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How to launch new 5G services in minutes

24 April 2019

Openet 5G

Openet says it’s now possible to develop, launch and control more 5G services in a shorter timescale than was ever previously possible and all done with relatively low impact on the network.

The route to better management of 5G services, according to the Dublin-based firm, lies in its newly-launched Openet Policy Controller (OPC).

Specifically designed for 5G, the OPC is cloud-native and microservices-based, and has been built for CICD (continuous integration continuous delivery). This apparently allows a “succession of new services to evolve and be deployed rapidly”. 

Being cloud-native is important. Essentially an approach to building and running applications that better exploits the efficiencies of cloud computing, operators are increasingly demanding cloud-native approaches from their suppliers as they move towards a cloud-based service delivery model. 

Slicing and dicing

The CICD approach, adds Openet, enables operators to deploy new policy controls for any new ‘network slices’ they may be trialling. A unique feature of 5G, slicing allows operators to provide certain services with their own dedicated portion of the network. Openet flagged a number of 5G-based services that might benefit from an OPC boost, ranging from high-value entertainment and gaming through to critical healthcare, massive IoT and smart cities.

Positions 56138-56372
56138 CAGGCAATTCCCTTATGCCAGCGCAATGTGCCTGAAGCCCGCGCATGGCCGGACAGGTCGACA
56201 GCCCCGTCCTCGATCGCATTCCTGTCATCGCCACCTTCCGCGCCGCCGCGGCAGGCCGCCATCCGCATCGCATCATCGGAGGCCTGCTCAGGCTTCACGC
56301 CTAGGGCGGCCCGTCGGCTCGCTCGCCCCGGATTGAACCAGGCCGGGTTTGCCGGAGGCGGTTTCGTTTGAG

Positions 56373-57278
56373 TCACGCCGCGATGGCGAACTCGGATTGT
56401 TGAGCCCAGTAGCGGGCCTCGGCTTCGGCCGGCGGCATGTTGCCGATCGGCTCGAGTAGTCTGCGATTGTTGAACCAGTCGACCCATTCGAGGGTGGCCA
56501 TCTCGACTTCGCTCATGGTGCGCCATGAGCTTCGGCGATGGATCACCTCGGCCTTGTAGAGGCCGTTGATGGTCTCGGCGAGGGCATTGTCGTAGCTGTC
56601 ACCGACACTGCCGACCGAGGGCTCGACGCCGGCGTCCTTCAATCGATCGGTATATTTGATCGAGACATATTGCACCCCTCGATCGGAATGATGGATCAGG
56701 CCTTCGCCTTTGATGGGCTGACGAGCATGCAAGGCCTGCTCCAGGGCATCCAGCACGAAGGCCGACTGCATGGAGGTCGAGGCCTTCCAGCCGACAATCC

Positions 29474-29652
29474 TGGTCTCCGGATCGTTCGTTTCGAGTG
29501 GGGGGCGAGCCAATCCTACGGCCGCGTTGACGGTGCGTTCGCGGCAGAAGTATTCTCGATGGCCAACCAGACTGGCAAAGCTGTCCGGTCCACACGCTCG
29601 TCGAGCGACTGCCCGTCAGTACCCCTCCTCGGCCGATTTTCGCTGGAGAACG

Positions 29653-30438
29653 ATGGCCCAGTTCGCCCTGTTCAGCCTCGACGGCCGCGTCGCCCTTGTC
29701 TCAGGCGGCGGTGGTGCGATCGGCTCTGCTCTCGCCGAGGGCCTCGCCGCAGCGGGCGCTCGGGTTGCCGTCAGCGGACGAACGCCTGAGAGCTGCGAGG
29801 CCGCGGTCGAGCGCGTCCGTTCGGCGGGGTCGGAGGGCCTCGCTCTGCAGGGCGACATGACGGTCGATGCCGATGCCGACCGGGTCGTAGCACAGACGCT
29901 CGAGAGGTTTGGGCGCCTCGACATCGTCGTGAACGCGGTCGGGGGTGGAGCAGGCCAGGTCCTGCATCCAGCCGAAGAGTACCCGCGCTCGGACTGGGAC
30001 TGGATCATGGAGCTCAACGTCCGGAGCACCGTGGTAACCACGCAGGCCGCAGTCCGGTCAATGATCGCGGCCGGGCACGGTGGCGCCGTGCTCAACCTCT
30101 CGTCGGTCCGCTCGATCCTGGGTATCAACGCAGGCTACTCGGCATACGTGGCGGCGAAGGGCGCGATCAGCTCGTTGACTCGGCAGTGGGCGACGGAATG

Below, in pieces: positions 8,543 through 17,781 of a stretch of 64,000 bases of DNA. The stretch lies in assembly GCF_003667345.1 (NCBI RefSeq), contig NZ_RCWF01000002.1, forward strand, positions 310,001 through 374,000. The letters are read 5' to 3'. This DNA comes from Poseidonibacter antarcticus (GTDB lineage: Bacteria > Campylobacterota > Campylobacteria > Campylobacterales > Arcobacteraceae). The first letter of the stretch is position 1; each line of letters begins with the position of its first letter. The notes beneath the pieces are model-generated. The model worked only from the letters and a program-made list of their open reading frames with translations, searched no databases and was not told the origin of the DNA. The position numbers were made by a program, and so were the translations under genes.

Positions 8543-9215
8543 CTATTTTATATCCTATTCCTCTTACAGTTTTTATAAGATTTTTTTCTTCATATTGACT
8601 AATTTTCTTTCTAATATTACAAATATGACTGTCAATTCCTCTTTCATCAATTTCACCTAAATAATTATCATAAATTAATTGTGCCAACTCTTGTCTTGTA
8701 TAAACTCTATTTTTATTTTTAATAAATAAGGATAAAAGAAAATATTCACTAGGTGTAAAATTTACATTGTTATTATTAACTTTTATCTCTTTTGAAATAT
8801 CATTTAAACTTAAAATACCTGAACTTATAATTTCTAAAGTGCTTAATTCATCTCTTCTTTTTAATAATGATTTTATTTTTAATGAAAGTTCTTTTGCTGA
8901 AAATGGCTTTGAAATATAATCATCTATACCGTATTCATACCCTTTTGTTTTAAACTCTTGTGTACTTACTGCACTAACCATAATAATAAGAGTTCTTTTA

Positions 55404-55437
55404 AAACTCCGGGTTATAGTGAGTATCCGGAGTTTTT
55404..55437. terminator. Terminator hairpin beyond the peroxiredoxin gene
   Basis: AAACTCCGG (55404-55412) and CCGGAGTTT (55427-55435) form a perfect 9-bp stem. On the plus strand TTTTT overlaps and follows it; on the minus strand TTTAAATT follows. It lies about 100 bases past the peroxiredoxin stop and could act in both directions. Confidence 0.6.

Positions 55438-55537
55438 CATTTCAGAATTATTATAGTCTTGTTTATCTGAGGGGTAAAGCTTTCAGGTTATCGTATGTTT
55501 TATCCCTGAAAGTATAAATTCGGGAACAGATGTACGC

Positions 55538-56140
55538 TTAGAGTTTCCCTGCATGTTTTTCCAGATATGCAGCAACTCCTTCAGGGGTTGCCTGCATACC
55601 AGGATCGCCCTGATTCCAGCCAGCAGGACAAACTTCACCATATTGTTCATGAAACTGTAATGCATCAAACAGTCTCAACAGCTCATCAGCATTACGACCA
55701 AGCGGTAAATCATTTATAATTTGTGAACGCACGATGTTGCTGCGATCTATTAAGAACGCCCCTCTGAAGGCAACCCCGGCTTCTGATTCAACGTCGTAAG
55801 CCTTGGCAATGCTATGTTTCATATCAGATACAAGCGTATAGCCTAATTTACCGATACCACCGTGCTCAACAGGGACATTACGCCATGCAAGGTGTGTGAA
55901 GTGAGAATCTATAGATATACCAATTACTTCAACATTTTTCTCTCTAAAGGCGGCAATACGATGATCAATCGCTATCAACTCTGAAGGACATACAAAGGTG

“Service providers will need to re-invent how they roll out new products and services,” explained Tony Gillick, GVP of product management at Openet. “To enable this, OPC contains ‘blueprints’. These are out-of-box fully working use cases that can be deployed as they are or easily edited. In addition, OPC is self-configurable by the service provider, which removes a layer of vendor lock-in [and associated cost] and has been proven to drive significantly faster time to market.”

Policy and charging

Aside from claiming that time-to-market for new 5G services can be done in matter of minutes, Openet emphasised that the OPC is closely linked to charging systems. In this way, new 5G monetisation models can apparently be developed and implemented. Specifically, network slices are ‘tightly coupled’ with policy and charging functions, which helps guarantee quality of service.

As a smaller player in the BSS space, Openet is up against supplier heavyweights, such as Amdocs, Ericsson and Huawei. Unlike the bigger players, however, Openet reassures operators that there is no vendor lock-in by using its BSS solutions. By working to an open API architecture, Openet says that integration with monetisation systems from any other supplier is possible.

Ken Wieland has been a telecoms journalist and editor for more than 20 years. That includes an eight-year stint as editor of Telecommunications magazine (international edition), three years as editor of Asian Communications, and nearly two years at Informa Telecoms & Media, specialising in mobile broadband. As a telecoms writer Ken has written various industry reports for The Economist Group.

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